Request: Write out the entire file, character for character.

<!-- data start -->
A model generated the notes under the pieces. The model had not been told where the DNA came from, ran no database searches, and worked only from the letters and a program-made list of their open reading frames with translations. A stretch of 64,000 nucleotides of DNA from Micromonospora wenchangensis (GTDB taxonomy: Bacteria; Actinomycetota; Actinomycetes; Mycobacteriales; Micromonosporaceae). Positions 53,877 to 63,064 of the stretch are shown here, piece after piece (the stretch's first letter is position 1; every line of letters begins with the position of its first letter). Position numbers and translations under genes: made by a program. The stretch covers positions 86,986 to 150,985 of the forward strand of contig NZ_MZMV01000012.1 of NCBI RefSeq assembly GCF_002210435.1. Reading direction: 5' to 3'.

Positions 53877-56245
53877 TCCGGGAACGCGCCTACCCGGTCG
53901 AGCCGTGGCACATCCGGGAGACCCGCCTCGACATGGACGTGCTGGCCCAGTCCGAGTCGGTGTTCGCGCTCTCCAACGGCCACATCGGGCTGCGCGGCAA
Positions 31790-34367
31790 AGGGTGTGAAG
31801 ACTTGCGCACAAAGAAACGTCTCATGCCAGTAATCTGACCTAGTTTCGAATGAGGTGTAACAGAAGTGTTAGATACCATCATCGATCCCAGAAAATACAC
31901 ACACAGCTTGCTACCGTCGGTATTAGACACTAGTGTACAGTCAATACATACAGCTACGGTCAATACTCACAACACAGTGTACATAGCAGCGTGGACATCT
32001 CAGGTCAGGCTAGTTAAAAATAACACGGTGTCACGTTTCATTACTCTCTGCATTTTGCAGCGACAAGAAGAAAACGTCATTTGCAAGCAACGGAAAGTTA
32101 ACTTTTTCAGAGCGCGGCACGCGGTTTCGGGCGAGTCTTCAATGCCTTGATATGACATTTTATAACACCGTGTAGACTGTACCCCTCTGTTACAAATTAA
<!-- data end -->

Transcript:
A model generated the notes under the pieces. The model had not been told where the DNA came from, ran no database searches, and worked only from the letters and a program-made list of their open reading frames with translations. A stretch of 64,000 nucleotides of DNA from Micromonospora wenchangensis (GTDB taxonomy: Bacteria; Actinomycetota; Actinomycetes; Mycobacteriales; Micromonosporaceae). Positions 53,877 to 63,064 of the stretch are shown here, piece after piece (the stretch's first letter is position 1; every line of letters begins with the position of its first letter). Position numbers and translations under genes: made by a program. The stretch covers positions 86,986 to 150,985 of the forward strand of contig NZ_MZMV01000012.1 of NCBI RefSeq assembly GCF_002210435.1. Reading direction: 5' to 3'.

Positions 53877-56245
53877 TCCGGGAACGCGCCTACCCGGTCG
53901 AGCCGTGGCACATCCGGGAGACCCGCCTCGACATGGACGTGCTGGCCCAGTCCGAGTCGGTGTTCGCGCTCTCCAACGGCCACATCGGGCTGCGCGGCAA
Positions 31790-34367
31790 AGGGTGTGAAG
31801 ACTTGCGCACAAAGAAACGTCTCATGCCAGTAATCTGACCTAGTTTCGAATGAGGTGTAACAGAAGTGTTAGATACCATCATCGATCCCAGAAAATACAC
31901 ACACAGCTTGCTACCGTCGGTATTAGACACTAGTGTACAGTCAATACATACAGCTACGGTCAATACTCACAACACAGTGTACATAGCAGCGTGGACATCT
32001 CAGGTCAGGCTAGTTAAAAATAACACGGTGTCACGTTTCATTACTCTCTGCATTTTGCAGCGACAAGAAGAAAACGTCATTTGCAAGCAACGGAAAGTTA
32101 ACTTTTTCAGAGCGCGGCACGCGGTTTCGGGCGAGTCTTCAATGCCTTGATATGACATTTTATAACACCGTGTAGACTGTACCCCTCTGTTACAAATTAA